Francine Cunningham  is an award-winning Indigenous writer, artist and educator. Her debut book of poems On/Me (Caitlin Press) is nominated for 2020 BC and Yukon Book Prize and a 2020 Indigenous Voices Award. She is a recent winner of The Indigenous Voices Award in the 2019 Unpublished Prose Category and of The Hnatyshyn Foundation’s REVEAL Indigenous Art Award. Her fiction has appeared in Grain Magazine as the 2018 Short Prose Award winner, on The Malahat Review’s Far Horizon’s Prose shortlist, Joyland Magazine, The Puritan Magazine and more. You can find out more about her at www.francinecunningham.ca

Ruth Daniell is a teacher, editor, award-winning writer, and the author of The Brightest Thing (Caitlin Press, 2019), a full-length collection of poems about sexual violence, fairy tales, love, and healing. She holds a Bachelor of Arts (honours) in English literature and writing from the University of Victoria and a Master of Fine Arts in creative writing from the University of British Columbia. She lives in Kelowna, BC, where she is at work on a second collection of poems about birds, climate change, parenthood, fear, and joy.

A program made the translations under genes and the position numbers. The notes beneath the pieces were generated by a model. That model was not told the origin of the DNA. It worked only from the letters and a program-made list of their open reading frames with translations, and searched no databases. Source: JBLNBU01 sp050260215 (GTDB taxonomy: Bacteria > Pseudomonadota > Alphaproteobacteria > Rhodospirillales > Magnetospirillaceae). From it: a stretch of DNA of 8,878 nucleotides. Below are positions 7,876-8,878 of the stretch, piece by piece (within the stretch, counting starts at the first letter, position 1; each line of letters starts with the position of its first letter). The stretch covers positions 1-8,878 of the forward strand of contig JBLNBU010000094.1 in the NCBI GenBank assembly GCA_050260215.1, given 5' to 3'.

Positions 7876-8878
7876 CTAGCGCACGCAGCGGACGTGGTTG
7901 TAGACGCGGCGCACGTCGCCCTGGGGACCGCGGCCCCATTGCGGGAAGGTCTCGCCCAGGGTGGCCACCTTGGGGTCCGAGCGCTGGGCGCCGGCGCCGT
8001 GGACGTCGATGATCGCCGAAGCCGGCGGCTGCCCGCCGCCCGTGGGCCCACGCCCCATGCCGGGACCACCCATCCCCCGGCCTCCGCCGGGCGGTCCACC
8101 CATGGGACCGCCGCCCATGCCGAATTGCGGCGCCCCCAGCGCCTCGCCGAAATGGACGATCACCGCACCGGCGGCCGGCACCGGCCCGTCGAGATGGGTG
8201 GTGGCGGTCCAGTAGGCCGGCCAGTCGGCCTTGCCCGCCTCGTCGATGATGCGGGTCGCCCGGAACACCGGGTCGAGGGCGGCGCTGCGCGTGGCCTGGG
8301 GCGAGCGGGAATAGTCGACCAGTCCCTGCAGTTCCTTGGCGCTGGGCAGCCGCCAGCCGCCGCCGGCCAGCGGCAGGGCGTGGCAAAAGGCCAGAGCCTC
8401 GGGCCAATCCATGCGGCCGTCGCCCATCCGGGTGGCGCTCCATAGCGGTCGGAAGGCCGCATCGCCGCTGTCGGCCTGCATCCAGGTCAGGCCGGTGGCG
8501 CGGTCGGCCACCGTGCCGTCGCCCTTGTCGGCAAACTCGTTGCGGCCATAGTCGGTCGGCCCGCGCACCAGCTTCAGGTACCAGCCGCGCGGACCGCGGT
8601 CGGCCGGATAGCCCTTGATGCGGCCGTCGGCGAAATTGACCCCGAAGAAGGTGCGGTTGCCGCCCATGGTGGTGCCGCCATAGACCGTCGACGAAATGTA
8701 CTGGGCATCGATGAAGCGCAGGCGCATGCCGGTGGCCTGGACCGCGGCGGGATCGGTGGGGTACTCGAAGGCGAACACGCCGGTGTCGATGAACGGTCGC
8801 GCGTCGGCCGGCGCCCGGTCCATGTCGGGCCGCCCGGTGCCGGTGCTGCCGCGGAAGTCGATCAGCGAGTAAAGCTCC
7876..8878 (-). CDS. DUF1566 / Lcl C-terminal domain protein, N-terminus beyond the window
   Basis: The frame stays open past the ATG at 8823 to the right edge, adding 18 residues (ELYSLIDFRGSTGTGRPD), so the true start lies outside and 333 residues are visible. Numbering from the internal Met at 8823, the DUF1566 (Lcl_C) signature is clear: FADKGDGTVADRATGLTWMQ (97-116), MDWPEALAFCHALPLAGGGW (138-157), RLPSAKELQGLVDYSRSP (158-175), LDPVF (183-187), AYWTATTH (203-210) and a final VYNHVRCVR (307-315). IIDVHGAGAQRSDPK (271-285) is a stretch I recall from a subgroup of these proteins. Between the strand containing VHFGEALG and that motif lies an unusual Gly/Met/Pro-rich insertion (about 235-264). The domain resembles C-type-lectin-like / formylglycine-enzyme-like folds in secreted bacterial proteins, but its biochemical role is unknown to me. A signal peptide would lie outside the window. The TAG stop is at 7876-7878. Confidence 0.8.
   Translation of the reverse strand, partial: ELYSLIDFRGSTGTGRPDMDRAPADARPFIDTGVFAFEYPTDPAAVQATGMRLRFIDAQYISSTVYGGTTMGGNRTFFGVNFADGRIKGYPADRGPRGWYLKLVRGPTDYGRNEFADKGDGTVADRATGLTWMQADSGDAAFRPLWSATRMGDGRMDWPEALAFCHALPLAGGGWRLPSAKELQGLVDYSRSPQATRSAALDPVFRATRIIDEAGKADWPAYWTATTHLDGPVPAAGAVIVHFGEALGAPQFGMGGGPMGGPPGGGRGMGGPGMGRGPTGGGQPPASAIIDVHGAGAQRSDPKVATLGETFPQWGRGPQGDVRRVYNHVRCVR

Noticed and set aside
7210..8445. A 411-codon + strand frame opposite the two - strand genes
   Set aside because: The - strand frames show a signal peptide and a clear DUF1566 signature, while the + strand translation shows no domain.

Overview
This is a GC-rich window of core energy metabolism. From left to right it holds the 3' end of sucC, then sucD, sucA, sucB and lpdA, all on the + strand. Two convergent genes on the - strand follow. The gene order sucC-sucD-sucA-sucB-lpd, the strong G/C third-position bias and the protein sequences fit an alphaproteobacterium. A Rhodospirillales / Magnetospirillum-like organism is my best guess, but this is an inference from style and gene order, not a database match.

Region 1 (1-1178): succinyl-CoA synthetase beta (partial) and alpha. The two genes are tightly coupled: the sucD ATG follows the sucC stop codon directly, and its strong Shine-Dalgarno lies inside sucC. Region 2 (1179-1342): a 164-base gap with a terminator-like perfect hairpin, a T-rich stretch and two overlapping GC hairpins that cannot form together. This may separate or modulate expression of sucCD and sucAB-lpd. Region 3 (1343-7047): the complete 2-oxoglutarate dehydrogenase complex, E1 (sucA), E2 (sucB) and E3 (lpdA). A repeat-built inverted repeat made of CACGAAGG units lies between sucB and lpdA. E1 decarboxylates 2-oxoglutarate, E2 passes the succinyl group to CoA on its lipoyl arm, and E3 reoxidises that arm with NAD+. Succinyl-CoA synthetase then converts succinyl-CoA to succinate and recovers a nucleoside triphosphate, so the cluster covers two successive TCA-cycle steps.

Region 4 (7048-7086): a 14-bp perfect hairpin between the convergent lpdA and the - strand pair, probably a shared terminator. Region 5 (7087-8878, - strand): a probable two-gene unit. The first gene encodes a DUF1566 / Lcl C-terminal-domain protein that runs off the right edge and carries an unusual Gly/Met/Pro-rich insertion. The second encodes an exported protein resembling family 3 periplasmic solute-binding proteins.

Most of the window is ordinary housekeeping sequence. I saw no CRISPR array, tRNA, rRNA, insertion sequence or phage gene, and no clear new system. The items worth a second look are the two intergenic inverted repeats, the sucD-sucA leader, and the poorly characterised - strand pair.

Elena Johnson is the author of Field Notes for the Alpine Tundra (Gaspereau, 2015), a collection of poems written at a remote ecology research station in the Yukon. Her poetry has been published widely, and has been set to music and performed by choirs in Vancouver and Brooklyn. The French translation of her book, Notes de terrain pour la toundra alpine (tr. Luba Markovskaia), will be published in 2021. She works as an editor and writing mentor in Vancouver, on unceded Coast Salish territory. She is one of the editors of Watch Your Head: Writers and Artists Respond to the Climate Crisis.

Jessica Magonet is a writer and human rights lawyer who lives on unceded Coast Salish territories (Vancouver, BC). She is the author of the poetry chapbook at this confluence (Loft on Eighth, 2016). 

Jane Shi is a queer Chinese settler living on the unceded, traditional, and ancestral territories of the Musqueam, Squamish, and Tsleil-Waututh First Nations. Her writing appears in Briarpatch MagazineRoom, CanthiusPlenitude, and Arc, among others. She wants to live in a world where love is not a limited resource, land is not mined, hearts are not filched, and bodies are not violated. Find her on Twitter and Instagram @pipagaopoetry. 

Anna Swanson is a writer and librarian living in St. John’s, NL. Her first book of poetry, The Nights Also (Tightrope Books, 2010) won the Gerald Lampert Award and a Lambda Literary Award. Her writing is interested in chronic illness, concussion, recovery, embodiment, and joy. She loves wild swimming, and tries to swim outdoors every month of the year. She is currently working on a project in which poems are constructed out of words transcribed from garbage found at local swimming holes. 


January 28, 2021
6:30 pm - 7:30 pm PST